An Insidious Mold

Melinda Ballard and Ron Allison thought theirs was a dream house: a 22-room mansion on 72 acres outside of Austin, Texas.


Ballard, a former New York City public relations executive, thought it offered the perfect way to escape from the big city. "It was my baby," she said. "And it was truly a dream house for me."


It's not a dream anymore. Ballard and Allison abandoned their home; they were forced to move out when their house was invaded by a mold that they say made everyone in their family sick. Erin Moriarty reports.


The couple's son Reese was the first to become ill at age 4. "(He was) coughing up blood," Ballard said. "His equilibrium was completely shot; very bad stomach problems; diarrhea; vomiting - it just spanned the whole globe in terms of symptoms."


Soon Ballard became sick; she says she had trouble staying on her feet. Then Allison, an investment banker, began having trouble breathing. He started coughing up blood, Ballard said.


Experts say the family was being poisoned by a black toxic mold, called Stachybotrys. The mold, which has been found in all 50 states, in homes, businesses and schools, had invaded their house. Some strains of Stachybotrys cause allergies, asthma and skin rashes. Others produce mycotoxins, released into the air. These toxins can seriously damage the lungs and central nervous system.


In April 1999, Dr. David Straus, one of the nation's leading mold experts, ordered the Ballards to evacuate their house. They had to leave at a moment's notice. They left dishes in the dishwasher and food in the refrigerator.


Dr. Straus believed they became sick from breathing in mycotoxins. The mold most commonly grows as a result of water damage, according to Dr. Straus.


This mold began with a leak in the downstairs bathroom, Ballard said.


"It needs water and it needs some type of organic food source," said Dr. Straus, who is at Texas Tech University. "They like cellulose," he added. "Most of the material we use to build houses - like Sheetrock, ceiling tile, wood - fungi can grow on."


The mold infiltrated under the flooring, 2,500 square feet of a wooden floor, according to Ballard.


And the mold contaminated all of the family's possessions, including photographs, Dr. Straus said. It got into the air-conditioning unit and spread toxins throughout the house. Removing every trace of the mycotoxins may be impossible, said experts hired by the Ballards.


"This is like what happens in a huge flood; you lose everything," Ballard said.


The toxins affected her husband, she added. He became very forgetful: When he'd go to the grocery store, he'd leave the groceries there, she said.


Allison says his memory loss affected his work.


His co-worker Harold Babbitt noticed the change. "I would walk into his office, and he would just be staring, like someone who had a stroke," Babbitt said. "There were deals that should have been completed that weren't completed."


Allison finally resined.


Since Ballard left the house, her symptoms disappeared.


But Reese developed asthma and had trouble in school. Allison went to New York with Reese to see a doctor specializing in treatment of mold exposure illnesses: Dr. Eckhardt Johanning, of Albany, who has studied more than 600 patients exposed to toxic mold.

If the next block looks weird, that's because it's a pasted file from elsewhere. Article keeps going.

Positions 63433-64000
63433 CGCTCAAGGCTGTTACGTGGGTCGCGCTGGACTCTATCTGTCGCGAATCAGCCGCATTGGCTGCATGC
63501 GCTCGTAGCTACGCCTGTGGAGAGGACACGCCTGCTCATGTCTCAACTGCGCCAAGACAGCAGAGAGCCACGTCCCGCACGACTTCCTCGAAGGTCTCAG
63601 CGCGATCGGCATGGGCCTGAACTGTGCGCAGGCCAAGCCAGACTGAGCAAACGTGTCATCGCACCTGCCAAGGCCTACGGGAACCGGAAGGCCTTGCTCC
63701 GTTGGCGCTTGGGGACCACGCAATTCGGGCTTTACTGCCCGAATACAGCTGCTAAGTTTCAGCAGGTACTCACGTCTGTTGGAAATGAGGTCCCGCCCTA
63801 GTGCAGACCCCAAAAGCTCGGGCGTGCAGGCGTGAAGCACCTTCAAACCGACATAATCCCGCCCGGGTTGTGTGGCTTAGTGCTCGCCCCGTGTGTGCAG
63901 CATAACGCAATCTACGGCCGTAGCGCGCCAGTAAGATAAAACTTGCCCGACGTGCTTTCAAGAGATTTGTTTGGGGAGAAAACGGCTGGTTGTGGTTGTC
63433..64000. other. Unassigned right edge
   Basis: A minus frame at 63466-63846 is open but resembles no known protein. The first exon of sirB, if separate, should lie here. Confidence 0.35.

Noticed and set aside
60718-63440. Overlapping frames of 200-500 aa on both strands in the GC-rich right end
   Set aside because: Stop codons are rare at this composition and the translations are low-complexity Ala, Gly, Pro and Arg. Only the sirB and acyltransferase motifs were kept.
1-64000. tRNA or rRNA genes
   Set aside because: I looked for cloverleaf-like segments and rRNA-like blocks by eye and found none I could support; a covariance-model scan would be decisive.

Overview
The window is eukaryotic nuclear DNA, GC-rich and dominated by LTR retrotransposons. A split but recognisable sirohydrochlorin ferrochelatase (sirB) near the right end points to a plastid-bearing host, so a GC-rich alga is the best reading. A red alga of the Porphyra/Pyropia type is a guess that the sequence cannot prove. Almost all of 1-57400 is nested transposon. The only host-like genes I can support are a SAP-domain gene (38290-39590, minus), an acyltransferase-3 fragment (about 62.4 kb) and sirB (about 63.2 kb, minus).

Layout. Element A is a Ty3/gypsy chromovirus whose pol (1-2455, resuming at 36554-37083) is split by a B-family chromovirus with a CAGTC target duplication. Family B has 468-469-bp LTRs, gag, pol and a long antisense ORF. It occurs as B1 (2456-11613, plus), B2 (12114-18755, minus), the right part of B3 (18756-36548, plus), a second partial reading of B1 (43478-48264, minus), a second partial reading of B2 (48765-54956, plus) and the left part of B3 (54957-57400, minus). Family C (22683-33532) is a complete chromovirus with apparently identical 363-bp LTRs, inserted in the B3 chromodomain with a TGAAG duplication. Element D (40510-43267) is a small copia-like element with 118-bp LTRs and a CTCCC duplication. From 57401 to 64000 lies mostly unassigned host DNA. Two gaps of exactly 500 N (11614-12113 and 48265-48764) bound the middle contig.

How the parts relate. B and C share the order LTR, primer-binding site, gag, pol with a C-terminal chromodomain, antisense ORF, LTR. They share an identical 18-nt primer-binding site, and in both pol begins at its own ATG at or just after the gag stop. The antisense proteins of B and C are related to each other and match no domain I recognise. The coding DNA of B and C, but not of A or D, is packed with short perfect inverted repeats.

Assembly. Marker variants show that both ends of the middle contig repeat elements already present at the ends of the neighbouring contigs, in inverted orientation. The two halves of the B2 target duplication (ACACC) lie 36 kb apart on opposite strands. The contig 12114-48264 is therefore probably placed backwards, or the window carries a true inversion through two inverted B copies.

Dr. Johanning found that both Reese and his father had low levels of antibodies, which suggested exposure to a toxin.


Ballard said that Dr. Johanning said Reese should never again be exposed to the mold.


"I'm not saying this is necessarily a permanent condition," Dr. Johanning said. "The brain can repair itself a lot. But it may take some time to do. Stachybotrys produces very potent chemicals that can cause brain fogginess, tremors, problems with the memory."


Allison, Ballard and their son are not the only family to have trouble with the mold. In Southern California, Julie and Richard Licon found Stachybotrys in the walls and floors of their condomnium.


"All the wood was pretty much black from the mold," said Richard Licon.


The couple's homeowners association agreed to move the Licons and their six children to a hotel while the house was cleaned of mold.


Seven months later, the Licons moved back. But they became convinced the mold was still there. During the seven months in the hotel, the children were not sick, Julie Licon said. When they moved back into their condominium, however, the kids got sick, she noted.


Their son Jordan, then 2, had seizures form mold exposure. These seizures resumed when they moved back, the Licons said. Their other children also experienced a variety of symptoms, from nosebleeds to headaches and dizziness.


They retested their house and found massive amounts of Stachybotrys in the air. A spore had grown inside the air-conditioning unit.


So the Licons moved out again. "The only thing we can take, literally, is the clothes on our back," Richard Licon said.


In some cases, Stachybotrys may even kill.


Dr. Dorr Dearborn, of Rainbow Children's Hospital in Cleveland, who has studied pulmonary hemorrhaging in infants, said the mold is not only dangerous but deadly: "Of the 29 cases (of pulmonary hemorrhaging in infants) that we've studied in depth, we've had five deaths. And all five of those have come from homes that were contaminated with Stachybotrys."


In California, the Licons are in litigation with their homeowners association for not completely removing mold the first time around. Since the 48 Hours broadcast in March, the Licon family has still not been able to return to its former home. But the children's symptoms have gone away. The fate of the home remains uncertain as does the long term health of the children.


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